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LETTER TO EDITOR
Year : 2011  |  Volume : 59  |  Issue : 4  |  Page : 639-640

Hemorrhagic brain metastasis from osteogenic sarcoma of iliac bone in young female: Unusual site of presentation


1 Department of Radiodiagnosis, Imaging and Interventional Radiology, N.S.C.B., Subharti Medical College. Subhartipuram, NH-58, Meerut, India
2 Department of Anaesthesiology and Critical Care, N.S.C.B., Subharti Medical College. Subhartipuram, NH-58, Meerut, India

Date of Submission11-Mar-2011
Date of Decision11-Mar-2011
Date of Acceptance14-Mar-2011
Date of Web Publication30-Aug-2011

Correspondence Address:
Amit N. D Dwivedi
Department of Radiodiagnosis, Imaging and Interventional Radiology, N.S.C.B., Subharti Medical College. Subhartipuram, NH-58, Meerut
India
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Source of Support: None, Conflict of Interest: None


DOI: 10.4103/0028-3886.84361

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How to cite this article:
Dwivedi AN, Gupta PK, Gupta K, Garg G. Hemorrhagic brain metastasis from osteogenic sarcoma of iliac bone in young female: Unusual site of presentation. Neurol India 2011;59:639-40

How to cite this URL:
Dwivedi AN, Gupta PK, Gupta K, Garg G. Hemorrhagic brain metastasis from osteogenic sarcoma of iliac bone in young female: Unusual site of presentation. Neurol India [serial online] 2011 [cited 2019 Sep 18];59:639-40. Available from: http://www.neurologyindia.com/text.asp?2011/59/4/639/84361


Sir,

Hemorrhagic brain metastasis from osteogenic sarcoma is very rare and probably supratentorial location has not been reported. We present one such case with sudden onset neurological deficits.

A 22-year-old female presented with sudden onset of right-sided weakness and transient loss of consciousness. These symptoms were associated with headache and vomiting. She was not a known case of hypertension and did not have amenorrhea and had three children. Non-contrast computerized tomography (CT) of head showed multiple hematomas in frontal lobe, not confining to a particular vascular territory [Figure 1], with significant perilesional edema, extending and compressing the ventricular system. The initial working diagnosis was stroke. Chest radiograph revealed large homogenous opacities in both the lungs with non-segmental distribution which raised suspicion for further investigations. Contrast-CT scan of the chest confirmed bilateral parenchymal mass lesions. Ultrasound abdomen showed right iliac fossa mass. Ultrasound of neck was normal. No lymphadenopathy was noted. CT abdomen showed soft tissue mass, abutting right iliac bone showing lytic lesions and breakdown of cortical outline [Figure 2]. Fine needle aspiration cytology (FNAC) from right iliac fossa mass and lung lesion revealed highly pleomorphic sarcoma, suggestive of osteogenic sarcoma.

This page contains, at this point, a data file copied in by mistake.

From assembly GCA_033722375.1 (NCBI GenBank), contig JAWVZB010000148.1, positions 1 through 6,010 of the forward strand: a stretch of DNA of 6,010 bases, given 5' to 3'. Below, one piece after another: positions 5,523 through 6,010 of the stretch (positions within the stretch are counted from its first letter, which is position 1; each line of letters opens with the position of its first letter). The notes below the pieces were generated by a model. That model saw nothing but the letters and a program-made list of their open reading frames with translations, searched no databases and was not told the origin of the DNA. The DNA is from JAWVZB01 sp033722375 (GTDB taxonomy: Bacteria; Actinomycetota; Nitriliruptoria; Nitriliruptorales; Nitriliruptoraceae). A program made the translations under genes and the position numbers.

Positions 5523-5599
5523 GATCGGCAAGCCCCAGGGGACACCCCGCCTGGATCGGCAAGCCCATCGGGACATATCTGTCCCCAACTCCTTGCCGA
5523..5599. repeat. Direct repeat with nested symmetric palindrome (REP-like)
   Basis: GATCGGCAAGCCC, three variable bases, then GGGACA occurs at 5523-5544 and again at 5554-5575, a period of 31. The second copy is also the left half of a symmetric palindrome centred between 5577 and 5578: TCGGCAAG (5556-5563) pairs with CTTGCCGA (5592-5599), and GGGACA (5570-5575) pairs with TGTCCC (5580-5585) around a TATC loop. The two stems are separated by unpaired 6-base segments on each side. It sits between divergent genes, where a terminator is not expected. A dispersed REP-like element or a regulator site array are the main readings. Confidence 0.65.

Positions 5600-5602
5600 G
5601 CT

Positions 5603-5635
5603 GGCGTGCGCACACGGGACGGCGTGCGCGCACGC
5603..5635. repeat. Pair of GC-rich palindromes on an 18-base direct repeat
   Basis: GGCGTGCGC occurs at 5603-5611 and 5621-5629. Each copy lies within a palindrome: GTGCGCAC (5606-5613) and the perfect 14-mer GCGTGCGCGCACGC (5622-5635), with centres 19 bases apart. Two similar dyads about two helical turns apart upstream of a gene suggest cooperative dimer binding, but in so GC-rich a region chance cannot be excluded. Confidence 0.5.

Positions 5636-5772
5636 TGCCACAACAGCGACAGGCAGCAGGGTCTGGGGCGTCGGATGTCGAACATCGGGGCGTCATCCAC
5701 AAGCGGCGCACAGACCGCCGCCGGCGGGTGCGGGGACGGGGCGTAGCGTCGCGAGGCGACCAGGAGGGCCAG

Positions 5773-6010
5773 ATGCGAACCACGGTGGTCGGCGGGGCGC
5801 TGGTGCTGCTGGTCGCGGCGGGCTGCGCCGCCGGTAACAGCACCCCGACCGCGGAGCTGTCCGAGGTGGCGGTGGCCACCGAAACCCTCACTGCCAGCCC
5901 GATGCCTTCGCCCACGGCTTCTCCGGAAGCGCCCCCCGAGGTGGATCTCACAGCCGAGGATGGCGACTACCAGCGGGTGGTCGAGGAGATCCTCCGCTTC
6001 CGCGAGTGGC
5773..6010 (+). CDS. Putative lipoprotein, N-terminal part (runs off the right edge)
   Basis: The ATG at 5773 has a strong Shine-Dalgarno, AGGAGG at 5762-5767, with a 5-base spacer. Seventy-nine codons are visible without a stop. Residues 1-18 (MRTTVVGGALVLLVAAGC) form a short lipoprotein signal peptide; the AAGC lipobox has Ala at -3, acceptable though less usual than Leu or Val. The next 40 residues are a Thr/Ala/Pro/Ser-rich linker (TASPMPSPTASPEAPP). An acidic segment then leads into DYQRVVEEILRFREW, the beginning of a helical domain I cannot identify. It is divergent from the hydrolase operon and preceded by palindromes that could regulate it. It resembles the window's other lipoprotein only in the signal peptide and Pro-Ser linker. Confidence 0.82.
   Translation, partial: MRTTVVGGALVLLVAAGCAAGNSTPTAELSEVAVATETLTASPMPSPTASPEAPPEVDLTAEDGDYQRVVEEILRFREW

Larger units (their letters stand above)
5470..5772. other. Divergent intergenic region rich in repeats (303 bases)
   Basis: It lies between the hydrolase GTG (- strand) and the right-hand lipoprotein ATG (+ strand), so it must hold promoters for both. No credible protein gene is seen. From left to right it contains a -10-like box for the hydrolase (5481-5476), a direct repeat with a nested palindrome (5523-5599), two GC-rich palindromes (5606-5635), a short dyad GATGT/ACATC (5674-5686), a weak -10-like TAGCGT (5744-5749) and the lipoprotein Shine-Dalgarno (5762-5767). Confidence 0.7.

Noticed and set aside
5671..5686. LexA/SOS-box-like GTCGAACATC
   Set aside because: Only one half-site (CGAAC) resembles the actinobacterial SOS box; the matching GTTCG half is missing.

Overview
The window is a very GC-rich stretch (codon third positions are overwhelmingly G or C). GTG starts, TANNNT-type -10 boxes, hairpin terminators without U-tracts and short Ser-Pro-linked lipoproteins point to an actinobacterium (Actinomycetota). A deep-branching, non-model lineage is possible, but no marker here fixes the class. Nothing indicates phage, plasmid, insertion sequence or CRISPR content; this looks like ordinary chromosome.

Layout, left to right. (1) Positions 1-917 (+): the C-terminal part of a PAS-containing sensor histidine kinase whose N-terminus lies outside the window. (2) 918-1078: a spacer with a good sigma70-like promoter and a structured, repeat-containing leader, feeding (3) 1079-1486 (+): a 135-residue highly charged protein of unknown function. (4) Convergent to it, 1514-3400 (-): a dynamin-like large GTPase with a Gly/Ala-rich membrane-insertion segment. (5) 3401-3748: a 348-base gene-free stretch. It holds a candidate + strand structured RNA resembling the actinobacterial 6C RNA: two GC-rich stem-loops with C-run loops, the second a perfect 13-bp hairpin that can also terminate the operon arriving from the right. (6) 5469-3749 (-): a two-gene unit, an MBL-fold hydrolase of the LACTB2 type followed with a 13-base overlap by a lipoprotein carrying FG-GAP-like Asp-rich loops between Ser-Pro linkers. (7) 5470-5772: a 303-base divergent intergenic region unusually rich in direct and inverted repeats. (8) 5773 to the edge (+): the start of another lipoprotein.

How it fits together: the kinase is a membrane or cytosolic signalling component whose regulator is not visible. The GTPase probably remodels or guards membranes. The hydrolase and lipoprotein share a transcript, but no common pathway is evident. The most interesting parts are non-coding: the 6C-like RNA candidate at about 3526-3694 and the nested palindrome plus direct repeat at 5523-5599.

Figure 1: Non-contrast computerized tomography axial scan of head showing a large hematoma with perilesional edema in right frontal lobe and compression of ventricles

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Figure 2: Contrast enhanced computerized tomography scan of abdomen showing soft tissue mass and destruction of right iliac bone

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Intarparenchymal hemorrhage in young patients needs, at times, exhaustive investigations. The results may sometimes be very unusual and startling. The conclusion may sometimes be disheartening for an aggressive bone tumor in a young patient. [1] In our patient, due to emergency and lack of history made her clinicoradiological diagnosis very challenging. Cases of cerebellar metastasis secondary to osteogenic sarcoma, have been reported but at the late stage of the disease. [2] Common causes of hemorrhagic brain metastasis are melanoma,thyroid carcinoma, renal carcinoma and, chorio-carcinoma. [3] Osteosarcoma is the most common malignant bone tumor in children and adolescents. [4] Iliac bone is not a common site for osteogenic sarcoma in young patients. Brain metastasis from osteosarcoma was once uncommonly reported; however, with the advent of imaging modalities and radionuclide scanning, it has become a more common and recognized finding. Brain metastases are rarely the initial presenting symptom, but occur later phase of the illness and as preterminal event. Brain metastasis from osteosarcomas tend to occur in the gray-white junction in the anterior circulation akin to other metastatic lesions in the brain. [5] This case highlights the importance of a meticulous approach to patients admitted to emergency department to locate the primary lesion in metastatic disease presentation. The lack of clinical history and suboptimal physical examination makes the diagnosis more difficult. Hemorrhagic brain metastasis from osteogenic sarcoma with presenting neurological complaints is very rare and anterior circulation involvement is rarely reported in literature.

 
  References Top

1.Bloem JL, Kroon HM. Osseous lesions. Radiol Clin North Am 1993;31:261-78.  Back to cited text no. 1
    
2.Niazi TN, Forester C, Afify Z, Riva-Cambrin J. Osteosarcoma presenting as hemorrhagic cerebellar metastasis.Child's Nervous System 2009;25:1643-7.  Back to cited text no. 2
    
3.Sidhu K, Cooper P, Ramani R, Schwartz M, Franssen E, Davey P. Delineation of brain metastases on CT. Br J Radiol 2004;77:39-42.  Back to cited text no. 3
    
4.Rosenberg ZS, Lev S, Schmahmann S, Steiner GC, Beltran J, Present D. Osteosarcoma: Subtle, rare, and misleading plain film features. AJR 1995;165:1209-14.  Back to cited text no. 4
    
5.Singh SK, Leeds NE, Ginsberg LE. MR imaging of leptomeningeal metastases: comparison of thee sequences. AJNR 2002; 23:817-21.  Back to cited text no. 5
    


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